ESEP 15:7-15 (2015)  -  DOI: https://doi.org/10.3354/esep00162

Academic freedom, the ‘teacher exception’, and the diminished professor

Frank Donoghue*

The Ohio State University, Department of English, 164 W. 17th Avenue, Columbus, Ohio 43210, USA
*Corresponding author:

ABSTRACT: This essay seeks to place the subject of academic freedom in the larger context of the management of the contemporary university. It does so first by reviewing the legal history of academic freedom, a narrative that reveals its steady erosion over the course of the twentieth and early twenty-first centuries. The second section of the essay explores incursions by university administrators into the ownership of teaching materials. Though it was long taken for granted that instructors owned the content of the courses they taught, the transformation of pedagogy through technology has changed that, as administrators can now monitor, control and indeed commodify the courses they offer. Taken together, the legal redefinition of academic freedom and the erosion of what used to be called the ‘teacher exception’ to the work-for-hire rule have turned universities into more manageable workplaces and university instructors into ordinary workers.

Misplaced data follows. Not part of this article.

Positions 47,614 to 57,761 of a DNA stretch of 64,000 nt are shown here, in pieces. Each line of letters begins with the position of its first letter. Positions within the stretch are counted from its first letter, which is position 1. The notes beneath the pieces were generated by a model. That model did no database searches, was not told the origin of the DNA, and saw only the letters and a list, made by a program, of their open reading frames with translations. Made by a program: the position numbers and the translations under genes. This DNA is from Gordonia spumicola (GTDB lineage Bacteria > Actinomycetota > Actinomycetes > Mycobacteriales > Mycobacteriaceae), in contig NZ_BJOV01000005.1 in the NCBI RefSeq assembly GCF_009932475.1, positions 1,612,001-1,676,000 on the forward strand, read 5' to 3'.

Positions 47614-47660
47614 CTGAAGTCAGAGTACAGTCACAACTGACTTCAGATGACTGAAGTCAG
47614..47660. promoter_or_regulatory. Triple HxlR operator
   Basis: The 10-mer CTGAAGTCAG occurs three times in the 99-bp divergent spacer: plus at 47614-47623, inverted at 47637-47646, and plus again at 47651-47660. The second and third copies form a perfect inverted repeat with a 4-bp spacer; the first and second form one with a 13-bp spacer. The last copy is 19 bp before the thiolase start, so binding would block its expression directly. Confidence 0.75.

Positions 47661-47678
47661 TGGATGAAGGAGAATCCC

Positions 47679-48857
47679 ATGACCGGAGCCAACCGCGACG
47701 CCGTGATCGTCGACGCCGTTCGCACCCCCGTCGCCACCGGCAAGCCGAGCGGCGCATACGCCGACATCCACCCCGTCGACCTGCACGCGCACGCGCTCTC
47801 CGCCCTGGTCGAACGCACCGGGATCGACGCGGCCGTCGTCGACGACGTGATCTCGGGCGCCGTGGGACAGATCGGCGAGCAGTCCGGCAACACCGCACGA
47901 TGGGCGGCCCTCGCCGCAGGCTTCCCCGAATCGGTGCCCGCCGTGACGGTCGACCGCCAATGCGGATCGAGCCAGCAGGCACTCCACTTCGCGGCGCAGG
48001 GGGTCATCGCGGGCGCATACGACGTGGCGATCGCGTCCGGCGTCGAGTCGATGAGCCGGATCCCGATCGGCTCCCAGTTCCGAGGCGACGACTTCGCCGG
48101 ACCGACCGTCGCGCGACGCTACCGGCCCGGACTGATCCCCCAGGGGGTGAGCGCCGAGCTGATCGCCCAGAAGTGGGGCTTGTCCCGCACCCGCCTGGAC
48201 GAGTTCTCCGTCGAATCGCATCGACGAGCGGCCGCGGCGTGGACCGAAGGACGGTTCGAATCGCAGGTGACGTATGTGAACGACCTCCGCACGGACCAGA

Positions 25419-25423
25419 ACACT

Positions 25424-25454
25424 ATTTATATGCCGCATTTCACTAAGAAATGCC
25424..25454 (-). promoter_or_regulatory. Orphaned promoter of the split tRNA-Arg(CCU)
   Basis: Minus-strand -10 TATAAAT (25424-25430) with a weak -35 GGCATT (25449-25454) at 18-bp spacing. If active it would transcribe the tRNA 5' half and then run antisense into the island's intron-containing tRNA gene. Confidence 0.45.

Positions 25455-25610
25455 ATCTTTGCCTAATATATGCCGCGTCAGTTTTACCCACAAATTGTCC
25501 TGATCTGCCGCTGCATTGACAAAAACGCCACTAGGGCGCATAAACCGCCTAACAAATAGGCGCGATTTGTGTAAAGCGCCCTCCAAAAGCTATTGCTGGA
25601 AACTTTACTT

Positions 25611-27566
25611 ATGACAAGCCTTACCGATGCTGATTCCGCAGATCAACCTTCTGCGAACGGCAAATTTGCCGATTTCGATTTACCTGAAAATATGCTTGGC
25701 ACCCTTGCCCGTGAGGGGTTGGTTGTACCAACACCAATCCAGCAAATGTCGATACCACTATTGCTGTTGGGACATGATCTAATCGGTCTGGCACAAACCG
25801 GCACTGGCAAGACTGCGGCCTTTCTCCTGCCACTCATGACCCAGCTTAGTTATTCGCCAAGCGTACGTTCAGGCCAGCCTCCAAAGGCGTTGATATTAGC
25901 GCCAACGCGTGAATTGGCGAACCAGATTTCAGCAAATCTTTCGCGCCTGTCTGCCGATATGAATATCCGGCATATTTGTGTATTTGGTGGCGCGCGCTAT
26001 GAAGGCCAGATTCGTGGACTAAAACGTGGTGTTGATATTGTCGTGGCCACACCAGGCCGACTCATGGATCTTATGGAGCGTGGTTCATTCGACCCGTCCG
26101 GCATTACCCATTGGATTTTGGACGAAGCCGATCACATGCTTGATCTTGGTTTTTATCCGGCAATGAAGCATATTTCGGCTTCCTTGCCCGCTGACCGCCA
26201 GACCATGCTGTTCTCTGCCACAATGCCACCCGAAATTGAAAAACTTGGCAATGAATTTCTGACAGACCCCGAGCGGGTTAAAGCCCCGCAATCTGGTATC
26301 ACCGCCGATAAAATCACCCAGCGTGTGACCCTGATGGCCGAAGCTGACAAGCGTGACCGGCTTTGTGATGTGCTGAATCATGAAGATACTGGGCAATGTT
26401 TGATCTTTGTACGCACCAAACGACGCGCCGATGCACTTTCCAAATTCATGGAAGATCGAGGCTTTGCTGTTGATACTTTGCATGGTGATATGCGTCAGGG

KEY WORDS: Academic freedom · ‘Teacher exception’ · Intellectual property · Online learning


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Cite this article as: Donoghue F (2015) Academic freedom, the ‘teacher exception’, and the diminished professor. Ethics Sci Environ Polit 15:7-15. https://doi.org/10.3354/esep00162

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